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Why I am running for mayor: Unity through reparations
I am the reparations candidate for mayor on the Aug. 29 ballot. Or if you’ve been following the corporate media’s coverage, you might know me as the so-called “Uhuru candidate.”
I am a 27-year-old activist and member of the Uhuru Solidarity Movement, an organization I have been a part of for over seven years, working under the leadership of the African People’s Socialist Party to organize for reparations to the black community.
Now, I am running for mayor of St. Petersburg along with Eritha “Akile” Cainion, the 20-year-old candidate who is the front-runner in the race for District 6 City Council.
Akile and I are committed to moving our city forward with a progressive, optimistic vision of a city united through reparations and economic development for the black community.
We are the people’s candidates. We are not funded by big real estate developers and millionaires like our opponents. We are not typical politicians steeped in the art of corruption and double talk.
We are activists whose experience is fighting on the streets of this city for social, economic and racial justice. That’s what motivates us to jump into this election so that City Hall can be given back to the people.
Unlike real independent media like The Weekly Challenger, the local corporate news has refused to give any decent coverage to our candidacies. I entered this race in March of 2017, months before the Bill Edwards-backed candidate Rick Baker decided to run, but they have framed this as the “battle of the Ricks” from day one.
This election is the “PEOPLE versus the Ricks.” Both Baker and Kriseman represent the same agenda, big money and the status quo. They represent politics as usual, business as usual. I represent the people who want change, and that is most of us in this city.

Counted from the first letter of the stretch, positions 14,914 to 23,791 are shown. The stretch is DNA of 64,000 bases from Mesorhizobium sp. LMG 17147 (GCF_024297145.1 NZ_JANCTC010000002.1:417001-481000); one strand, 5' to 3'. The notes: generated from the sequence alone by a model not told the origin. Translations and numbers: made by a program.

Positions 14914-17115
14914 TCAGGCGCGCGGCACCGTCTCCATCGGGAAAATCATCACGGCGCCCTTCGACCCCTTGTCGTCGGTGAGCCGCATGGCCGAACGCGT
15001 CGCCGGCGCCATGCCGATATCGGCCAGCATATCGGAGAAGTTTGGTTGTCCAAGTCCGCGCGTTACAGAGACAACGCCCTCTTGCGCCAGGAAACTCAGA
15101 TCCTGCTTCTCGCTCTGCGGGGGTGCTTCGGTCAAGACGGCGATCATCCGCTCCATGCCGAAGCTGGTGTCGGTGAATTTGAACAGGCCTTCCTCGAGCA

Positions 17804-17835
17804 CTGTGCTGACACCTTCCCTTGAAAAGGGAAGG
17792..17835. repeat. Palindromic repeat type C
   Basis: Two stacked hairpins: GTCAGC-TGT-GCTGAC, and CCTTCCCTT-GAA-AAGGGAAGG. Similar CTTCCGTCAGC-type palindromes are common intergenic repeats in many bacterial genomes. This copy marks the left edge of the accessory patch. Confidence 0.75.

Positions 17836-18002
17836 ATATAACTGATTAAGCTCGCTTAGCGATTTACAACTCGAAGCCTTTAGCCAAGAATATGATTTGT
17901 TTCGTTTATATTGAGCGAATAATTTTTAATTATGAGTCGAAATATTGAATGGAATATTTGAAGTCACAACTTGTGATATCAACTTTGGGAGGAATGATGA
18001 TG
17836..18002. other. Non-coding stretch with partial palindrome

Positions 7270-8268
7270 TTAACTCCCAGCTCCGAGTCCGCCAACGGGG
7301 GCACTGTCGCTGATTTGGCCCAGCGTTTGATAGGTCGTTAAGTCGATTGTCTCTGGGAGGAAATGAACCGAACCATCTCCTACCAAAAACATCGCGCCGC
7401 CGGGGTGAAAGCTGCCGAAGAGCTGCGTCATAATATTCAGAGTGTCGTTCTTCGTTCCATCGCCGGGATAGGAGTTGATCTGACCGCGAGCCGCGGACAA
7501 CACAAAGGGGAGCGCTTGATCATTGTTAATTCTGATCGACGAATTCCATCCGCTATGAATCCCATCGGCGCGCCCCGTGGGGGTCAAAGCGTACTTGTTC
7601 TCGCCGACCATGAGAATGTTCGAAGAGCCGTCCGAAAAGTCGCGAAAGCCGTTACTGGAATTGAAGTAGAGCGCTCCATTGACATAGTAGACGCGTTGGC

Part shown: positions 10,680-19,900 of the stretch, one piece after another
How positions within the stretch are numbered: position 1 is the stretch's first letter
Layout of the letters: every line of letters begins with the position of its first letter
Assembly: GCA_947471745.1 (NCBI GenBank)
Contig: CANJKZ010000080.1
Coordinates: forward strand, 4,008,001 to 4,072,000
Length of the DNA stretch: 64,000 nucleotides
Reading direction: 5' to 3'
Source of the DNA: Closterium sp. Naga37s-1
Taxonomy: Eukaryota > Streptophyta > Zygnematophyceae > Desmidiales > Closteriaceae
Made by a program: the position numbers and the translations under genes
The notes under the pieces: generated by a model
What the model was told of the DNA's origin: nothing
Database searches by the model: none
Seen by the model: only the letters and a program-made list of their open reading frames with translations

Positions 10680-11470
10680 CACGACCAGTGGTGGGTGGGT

I represent the vast majority of St Pete residents who normally don’t vote in local elections because there are never any candidates who represent the interests of the people. That’s why I’m running.
I represent the only progressive alternative to the Two Ricks’ shared legacy of enacting economic plans that gentrify and displace black families. Both Baker and Kriseman brag about intensifying heavy-handed police tactics against south side residents, and they are both equally guilty of abject failure to promote any meaningful economic development for the black working class.
Baker boasts about building a grocery store (now closed) and a post office, but as one south side resident said at the Mt. Zion debate last week, Baker’s legacy did nothing to uplift the conditions of poverty faced by St Pete’s black community.
It will take a more radical approach. That brings us to the question of reparations.
We believe that it is in the interests of the entire city to put reparations to the black community in the center of our progressive agenda. Righting the historic wrongs and continued oppression and injustice faced by the black community is necessary to move the entire city forward.
People often ask, “What will reparations look like in in St Petersburg?” It’s a great question. The minute we start answering that question, we are on the road to genuine progress.